Why they dont immediately remove rubble from a building collapse when one occurs.


Why they dont immediately remove rubble from a building collapse when one occurs.

In: Engineering

I’m no engineer but I believe two reasons: 1) They have to do a search and rescue. Just going in hog wild and removing debris could lead to further collapse, which plays into 2) They have to do it in a certain way to prevent further collapse and risking the lives of first responders.

You mean after the immediate search and rescue / making sure it won’t further collapse operations are over?

Same reason they don’t immediately remove a dead body from a potential murder scene and bury it.

Gotta figure out what happened – insurance companies, lawyers etc. send their experts to investigate the rubble. To figure out why the building collapsed, if there is someone to blame, to figure out who has to take responsibility. If they would just remove it and clean up immediately they would basically destroy potential evidence.

Because death-by-Jenga-collapse is basically manslaughter.

You can’t just pile in and shift hundreds of tons of collapsed rubble without it moving underneath you, potentially killing anyone who’s surviving in a small pocket underneath. People can and do live for days in such scenarios, and it’s better to recover them safely than find out that you caused a collapse which killed someone who would have been relatively uninjured.

Also, what you want in those circumstances is SILENCE. Every now and again you must ALL stop work, to listen for cries of survivors so you know where to focus your efforts, even if all you can do is reassure them or get water to them, it’ll extend their life by days, sometimes weeks.

It could be holding up “triangles of life” which survivors could be in. Taking the pressure away could collapse it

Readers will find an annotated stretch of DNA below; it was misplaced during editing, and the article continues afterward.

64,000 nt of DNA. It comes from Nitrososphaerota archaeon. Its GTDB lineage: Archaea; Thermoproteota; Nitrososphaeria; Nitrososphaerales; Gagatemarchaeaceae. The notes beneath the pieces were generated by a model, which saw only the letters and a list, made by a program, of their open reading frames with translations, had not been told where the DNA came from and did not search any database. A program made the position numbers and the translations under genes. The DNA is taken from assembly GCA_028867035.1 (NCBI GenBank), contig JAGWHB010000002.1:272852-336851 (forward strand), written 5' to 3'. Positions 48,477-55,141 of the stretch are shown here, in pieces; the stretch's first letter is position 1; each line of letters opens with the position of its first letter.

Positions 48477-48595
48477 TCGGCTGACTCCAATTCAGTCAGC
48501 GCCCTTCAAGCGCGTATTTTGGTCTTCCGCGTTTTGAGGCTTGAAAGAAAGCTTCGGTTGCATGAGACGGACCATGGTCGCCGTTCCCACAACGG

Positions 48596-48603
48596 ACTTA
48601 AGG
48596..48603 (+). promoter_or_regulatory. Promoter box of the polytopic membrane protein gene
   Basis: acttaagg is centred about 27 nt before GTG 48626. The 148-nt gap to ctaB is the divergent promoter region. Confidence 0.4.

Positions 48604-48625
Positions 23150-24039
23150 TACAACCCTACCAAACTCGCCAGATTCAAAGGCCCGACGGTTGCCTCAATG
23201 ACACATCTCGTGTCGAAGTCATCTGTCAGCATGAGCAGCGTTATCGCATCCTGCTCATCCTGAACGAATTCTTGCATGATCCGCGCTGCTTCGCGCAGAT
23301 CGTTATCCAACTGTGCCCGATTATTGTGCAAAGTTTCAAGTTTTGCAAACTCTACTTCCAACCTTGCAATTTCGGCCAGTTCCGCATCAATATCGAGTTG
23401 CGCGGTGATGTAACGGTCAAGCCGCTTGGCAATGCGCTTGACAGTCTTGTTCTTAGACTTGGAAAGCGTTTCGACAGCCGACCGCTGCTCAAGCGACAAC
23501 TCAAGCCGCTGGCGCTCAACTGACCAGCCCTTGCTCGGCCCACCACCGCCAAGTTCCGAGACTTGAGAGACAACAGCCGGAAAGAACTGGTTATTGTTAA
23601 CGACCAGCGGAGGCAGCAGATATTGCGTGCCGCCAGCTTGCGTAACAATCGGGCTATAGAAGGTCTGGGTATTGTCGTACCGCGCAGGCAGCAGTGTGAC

Then there’s rescuer risk, and the fact there’s usually live wires and fire risks in the rubble as well.

Adding on to many other helpful comments: most people don’t realize that excavators and other heavy machinery essentially do their job by pushing large amounts of material around. So, even if you identify someone trapped in the rubble in a place where further structural collapses aren’t a problem, you have to dig them out by hand. Using machinery will just shove more debris onto them, crushing them to death.

Incidentally this is often the mistake people make when workers are trapped by mounds of dirt in collapsed trenches, or other dig sites. Trying to dig them out with an excavator is more likely to get them killed than not. You have to use a shovel.

Also, after all the search and rescue operations are complete, and the investigations by a number of agencies and even insurance companies, (like all the other commenters have said) you still have to actually remove the debris.

The big side dump trucks only hold 14 cubic yards per trip. So you need to be able to hire enough trucks, and have a place to dump everything. All of this takes money and coordination that often can’t occur until the insurance pays out.

For example, the 9/11 debris wasn’t fully cleared until May 2002, and took 108,000 truckloads-1.8 million tons. Where I live, tipping fees are $169 per ton at the landfill… so just clearing the debris was a multi-billion dollar operation.